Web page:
At this point Chyla looked down at her writing and was able to recognize and punctuate the first sentence, “What I liked most about my weekend was making pies with my grandma.” It was clear she didn't know what to do with the rest of her writing.
Heather: You did find the first sentence, but the rest of it might be more difficult. I noticed that most of your sentences start with subjects: words like we and my grandma and it. Do you want to try to find those words and see?
We worked our way through her passage with her finding the starts of her sentences.
Heather: Most sentences have a "who" or a subject and a "what’s happening." If you can learn to mark your sentences the first time, you won’t have to go back. So what do you need to do next with your conventions?
Chyla: I need to mark where a sentence starts with a capital and where it ends.
Heather: And how will you find those?
Chyla: Sometimes I can find it easily by looking for the "who" part of my sentence. I can’t believe there were five sentences and not just one.
Eli: Missing Words
Heather: Hi, Eli. I’m going to start off by reading one of your recent pieces from your writing workshop folder. When I’m finished, I want you to tell me what you notice.
I read, My uncle has jet ski its a kawasaki it goes probably 50 miles an hour but he has a friend who fixed throttle he went 67 last weekend even rough water. I can’t wait to try it with him.
Heather: I’ll stop there. What did you hear?
Eli: It doesn’t make sense.
Eli: Like “who fixed throttle.” It sounds funny.
Heather: This piece about Jet Skiing is a great topic for you because I can tell how much you like Jet Skis, so I’d like us to help it make sense so everyone can enjoy it. I know your teacher asks you to whisper read while you revise. Did you do that?
Heather: I thought so. I’m going to have you whisper read in a really weird way and see if it makes a difference. I want you to read the first line like a robot, and any time it sounds weird, I want you to stop.
Eli reads: My uncle has Jet Ski—okay, that sounds weird.
Heather: What should it say?
Eli: My uncle has a Jet Ski.
We continued to work through his piece in a robot voice and found more missing words: the, and, miles an hour. I shared with Eli that his brain was doing something very smart when he was whisper reading. It was filling in the blanks. The robot voice was different enough to slow him down and trick his brain to not fill in the blanks.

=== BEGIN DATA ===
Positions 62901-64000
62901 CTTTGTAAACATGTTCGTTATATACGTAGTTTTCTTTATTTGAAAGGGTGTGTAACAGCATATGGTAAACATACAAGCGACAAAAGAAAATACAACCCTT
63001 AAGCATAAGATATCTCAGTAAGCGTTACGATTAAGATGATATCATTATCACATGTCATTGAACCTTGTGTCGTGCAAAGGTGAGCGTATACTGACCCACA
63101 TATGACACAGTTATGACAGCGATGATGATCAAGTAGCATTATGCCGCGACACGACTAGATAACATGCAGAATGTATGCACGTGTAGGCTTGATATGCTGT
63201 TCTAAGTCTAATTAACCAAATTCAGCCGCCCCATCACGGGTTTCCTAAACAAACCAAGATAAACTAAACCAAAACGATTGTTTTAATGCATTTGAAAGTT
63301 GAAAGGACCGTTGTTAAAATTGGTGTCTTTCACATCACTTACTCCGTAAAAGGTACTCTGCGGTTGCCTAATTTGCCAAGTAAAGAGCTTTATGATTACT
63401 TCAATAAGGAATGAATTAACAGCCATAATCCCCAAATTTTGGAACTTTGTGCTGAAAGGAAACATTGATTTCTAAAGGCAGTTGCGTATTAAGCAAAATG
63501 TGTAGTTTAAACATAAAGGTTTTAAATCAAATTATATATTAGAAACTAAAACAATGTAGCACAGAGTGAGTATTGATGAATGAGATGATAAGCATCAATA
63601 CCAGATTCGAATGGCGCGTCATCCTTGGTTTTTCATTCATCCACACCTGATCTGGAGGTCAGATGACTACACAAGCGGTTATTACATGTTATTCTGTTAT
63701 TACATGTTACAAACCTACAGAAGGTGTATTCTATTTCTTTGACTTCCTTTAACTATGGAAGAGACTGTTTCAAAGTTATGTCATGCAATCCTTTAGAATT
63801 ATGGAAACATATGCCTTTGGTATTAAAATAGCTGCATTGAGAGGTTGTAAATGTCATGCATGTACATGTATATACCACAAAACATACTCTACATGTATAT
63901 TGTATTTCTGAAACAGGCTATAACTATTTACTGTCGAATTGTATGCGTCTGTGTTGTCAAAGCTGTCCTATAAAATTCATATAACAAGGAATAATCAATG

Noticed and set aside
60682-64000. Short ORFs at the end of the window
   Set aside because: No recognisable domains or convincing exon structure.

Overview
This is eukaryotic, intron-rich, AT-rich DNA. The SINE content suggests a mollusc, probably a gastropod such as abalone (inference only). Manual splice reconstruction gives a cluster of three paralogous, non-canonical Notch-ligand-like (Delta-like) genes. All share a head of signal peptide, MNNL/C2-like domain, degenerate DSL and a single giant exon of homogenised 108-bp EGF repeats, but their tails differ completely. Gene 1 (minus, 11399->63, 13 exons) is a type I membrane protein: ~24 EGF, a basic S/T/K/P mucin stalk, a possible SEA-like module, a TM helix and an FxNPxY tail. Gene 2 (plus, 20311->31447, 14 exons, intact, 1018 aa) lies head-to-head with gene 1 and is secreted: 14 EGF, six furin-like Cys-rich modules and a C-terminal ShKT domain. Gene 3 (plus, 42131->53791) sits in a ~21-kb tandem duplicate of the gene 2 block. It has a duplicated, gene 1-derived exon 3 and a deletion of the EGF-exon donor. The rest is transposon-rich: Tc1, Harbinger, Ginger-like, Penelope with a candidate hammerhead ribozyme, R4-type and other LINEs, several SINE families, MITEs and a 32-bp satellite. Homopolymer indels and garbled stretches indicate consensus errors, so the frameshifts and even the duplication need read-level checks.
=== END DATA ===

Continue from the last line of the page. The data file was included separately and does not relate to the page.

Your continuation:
Heather: So what do you need to start doing with your conventions?
Eli: I need to slow down and read it in a funny voice so I can find the words I’m missing.
Heather: Just knowing that you are a writer who skips words can help you remember to check.
Eli: I know I go kinda fast when I write.
Debriefing with the Team
When the students left for lunch, we sat at the back table. Each teacher shared what they had watched for. We kept a running list of what they noticed:
- There was a positive statement about the writing in the beginning (a “wow”).
- There was only one specific issue for the student to look for (a “wonder”).
- When they couldn’t do it alone, there was a strategy to help them.
- They did most of the talking.
- They had to say at the end what they needed to do next with conventions.
The teachers also asked me questions about my instructional decisions. Kenneth wanted to know, “Why, out of all the problems with Eli’s writing, did you choose to focus first on missing words?”
I replied, “Before I could help him form sentences like I did with Chyla, all the text needed to be there for us to work with. It seemed like a small step he could do successfully and we could build on it.”
Meg asked, “How do you keep it short?”
I smiled and responded, “Lots and lots of practice. I think about what the issue is and the simplest way I can say it. I love to use metaphors when I teach, but not in conferring. Here I want to be very, very clear. It’s as if I’m saying, ’You are doing this; it’s correct to do this; try this strategy to see if it helps.’”
Greta did much of the talking because these were her students. When I asked each teacher what they would take away from the experience, Greta said, “It seemed like your feedback was really helping each writer learn about themselves and their issues with conventions.”
Referring to Hattie’s quote I’d shared with them, I said, “Just like I want to know my impact, I also want to help writers know themselves.”